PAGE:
Thousands more Indians were killed by vigilantes during the same period. But what sets apart the organized campaigns is that the killers’ travel and ammunition expenses were reimbursed by the state of California and the federal government.

“It’s not an exaggeration to say that California state legislators established a state-sponsored killing machine,” said Benjamin Madley, a history professor at UCLA.

By Madley’s calculation, expeditions carried out at Hastings’ behest killed at least 283 men, women and children, the most deadly of 24 known California state militia campaigns.

In 1878, Hastings donated $100,000 in gold coins to found the school that carries his name, California’s first law school. It was “to be forever known and designated as ‘Hastings’ College of the Law,” according to the school’s enactment.

Now both the law school and its critics agree that Hastings “bears significant responsibility” for the massacres, in the words of the Hastings inquiry, but they disagree on what to do about it, including the question of whether the school should retain its name.

At a time when institutions across the country are reexamining their history, Native leaders in California say a broad reckoning over the treatment of American Indians is overdue. The long-standing notion that they died as an accidental consequence of Western settlement, of disease and displacement, they argue, needs to be revised with acknowledgment of the purposeful killing campaigns.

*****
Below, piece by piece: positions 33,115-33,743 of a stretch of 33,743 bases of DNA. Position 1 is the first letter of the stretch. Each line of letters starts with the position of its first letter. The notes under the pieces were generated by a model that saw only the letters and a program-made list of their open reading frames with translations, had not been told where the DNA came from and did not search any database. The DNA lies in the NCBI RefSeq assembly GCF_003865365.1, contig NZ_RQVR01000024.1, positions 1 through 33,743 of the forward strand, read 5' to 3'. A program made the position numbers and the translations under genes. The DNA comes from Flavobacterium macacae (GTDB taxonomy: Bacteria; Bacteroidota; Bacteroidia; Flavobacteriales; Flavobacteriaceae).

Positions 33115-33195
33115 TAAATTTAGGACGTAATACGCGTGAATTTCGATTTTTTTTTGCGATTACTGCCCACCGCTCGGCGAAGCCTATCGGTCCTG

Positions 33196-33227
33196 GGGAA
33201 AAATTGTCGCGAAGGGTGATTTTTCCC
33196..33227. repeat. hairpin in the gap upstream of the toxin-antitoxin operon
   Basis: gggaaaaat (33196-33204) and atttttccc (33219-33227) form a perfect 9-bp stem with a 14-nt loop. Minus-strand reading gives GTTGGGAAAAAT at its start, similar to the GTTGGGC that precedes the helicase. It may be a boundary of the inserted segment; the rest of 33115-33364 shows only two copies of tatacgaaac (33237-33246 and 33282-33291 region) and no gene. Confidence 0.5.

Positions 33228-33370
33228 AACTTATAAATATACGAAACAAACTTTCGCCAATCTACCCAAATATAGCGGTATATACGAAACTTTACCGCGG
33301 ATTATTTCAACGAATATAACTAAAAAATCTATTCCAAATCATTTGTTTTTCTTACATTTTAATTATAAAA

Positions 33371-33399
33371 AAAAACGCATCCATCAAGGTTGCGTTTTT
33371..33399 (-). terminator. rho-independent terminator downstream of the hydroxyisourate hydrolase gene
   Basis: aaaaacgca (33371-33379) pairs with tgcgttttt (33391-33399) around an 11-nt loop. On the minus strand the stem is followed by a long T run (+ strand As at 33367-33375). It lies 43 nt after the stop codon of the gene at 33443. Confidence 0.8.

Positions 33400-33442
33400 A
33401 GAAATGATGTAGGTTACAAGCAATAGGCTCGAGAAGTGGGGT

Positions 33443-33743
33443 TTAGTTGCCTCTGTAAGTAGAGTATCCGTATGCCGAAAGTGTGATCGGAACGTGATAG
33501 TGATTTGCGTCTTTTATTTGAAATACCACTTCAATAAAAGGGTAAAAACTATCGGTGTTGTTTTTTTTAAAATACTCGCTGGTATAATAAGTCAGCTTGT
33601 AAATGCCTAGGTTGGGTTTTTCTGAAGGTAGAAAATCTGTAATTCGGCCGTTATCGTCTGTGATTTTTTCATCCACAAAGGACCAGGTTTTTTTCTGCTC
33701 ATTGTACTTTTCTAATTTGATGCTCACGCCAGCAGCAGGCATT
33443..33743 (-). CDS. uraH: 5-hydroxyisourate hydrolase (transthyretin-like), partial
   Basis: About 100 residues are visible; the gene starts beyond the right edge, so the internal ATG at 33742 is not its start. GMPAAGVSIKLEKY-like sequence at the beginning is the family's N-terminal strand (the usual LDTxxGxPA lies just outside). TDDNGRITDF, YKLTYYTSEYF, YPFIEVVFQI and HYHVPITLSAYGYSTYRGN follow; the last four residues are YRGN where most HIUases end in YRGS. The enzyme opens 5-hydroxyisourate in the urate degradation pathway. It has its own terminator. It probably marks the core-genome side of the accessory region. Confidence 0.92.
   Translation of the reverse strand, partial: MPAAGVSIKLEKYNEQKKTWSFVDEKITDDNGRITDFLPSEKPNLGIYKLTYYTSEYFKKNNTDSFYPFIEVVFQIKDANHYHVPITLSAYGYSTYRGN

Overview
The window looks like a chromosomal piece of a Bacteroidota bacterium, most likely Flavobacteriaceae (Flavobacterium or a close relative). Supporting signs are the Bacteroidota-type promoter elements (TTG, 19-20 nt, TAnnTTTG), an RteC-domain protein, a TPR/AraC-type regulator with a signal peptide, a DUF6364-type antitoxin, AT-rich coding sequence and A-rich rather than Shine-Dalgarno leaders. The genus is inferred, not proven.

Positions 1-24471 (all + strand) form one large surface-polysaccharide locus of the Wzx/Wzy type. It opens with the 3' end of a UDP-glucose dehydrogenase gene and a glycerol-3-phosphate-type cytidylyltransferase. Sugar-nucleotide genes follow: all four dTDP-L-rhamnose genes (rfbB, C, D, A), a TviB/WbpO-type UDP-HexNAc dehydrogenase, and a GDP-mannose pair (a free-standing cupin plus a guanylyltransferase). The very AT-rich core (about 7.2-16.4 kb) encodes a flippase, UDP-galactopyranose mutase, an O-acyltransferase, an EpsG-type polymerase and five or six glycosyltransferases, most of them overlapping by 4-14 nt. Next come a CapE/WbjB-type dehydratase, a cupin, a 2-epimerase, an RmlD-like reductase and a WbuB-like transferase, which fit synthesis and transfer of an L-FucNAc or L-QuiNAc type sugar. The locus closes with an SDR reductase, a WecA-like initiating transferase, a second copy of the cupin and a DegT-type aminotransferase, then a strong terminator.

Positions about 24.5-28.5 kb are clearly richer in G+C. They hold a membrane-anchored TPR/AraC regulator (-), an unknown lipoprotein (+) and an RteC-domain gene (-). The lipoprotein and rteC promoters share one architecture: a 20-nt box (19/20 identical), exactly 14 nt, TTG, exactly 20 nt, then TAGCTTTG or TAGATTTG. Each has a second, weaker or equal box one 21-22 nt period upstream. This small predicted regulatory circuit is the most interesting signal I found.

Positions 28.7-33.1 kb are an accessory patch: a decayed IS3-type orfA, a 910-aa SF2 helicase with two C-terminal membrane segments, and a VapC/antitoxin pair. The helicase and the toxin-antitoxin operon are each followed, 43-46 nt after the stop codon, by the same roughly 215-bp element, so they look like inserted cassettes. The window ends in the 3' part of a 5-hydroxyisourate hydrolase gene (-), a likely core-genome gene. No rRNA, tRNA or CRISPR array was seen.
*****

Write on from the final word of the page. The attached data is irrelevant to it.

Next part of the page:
The debate over what to do at Hastings comes during renewed attention on the period of Spanish missions — when tens of thousands of Indians were forced to give up local customs and died of disease — and the legacy of Native enslavement; historians estimate that 20,000 Native Americans were enslaved in the first decades after California became a state in 1850, even though it officially barred slavery.

Two years ago Gov. Gavin Newsom described the state’s treatment of Native populations as genocide, issued an official apology and created a Truth and Healing Council tasked with producing a report on relations between the state and Native American groups by 2024.

“We have to speak truth,” said Abby Abinanti, chief judge of the Yurok Tribal Court and, in 1974, the first Native woman admitted to the California Bar. “We have not figured out as a country at this point, how do we reconcile our behavior? How do we make this right?”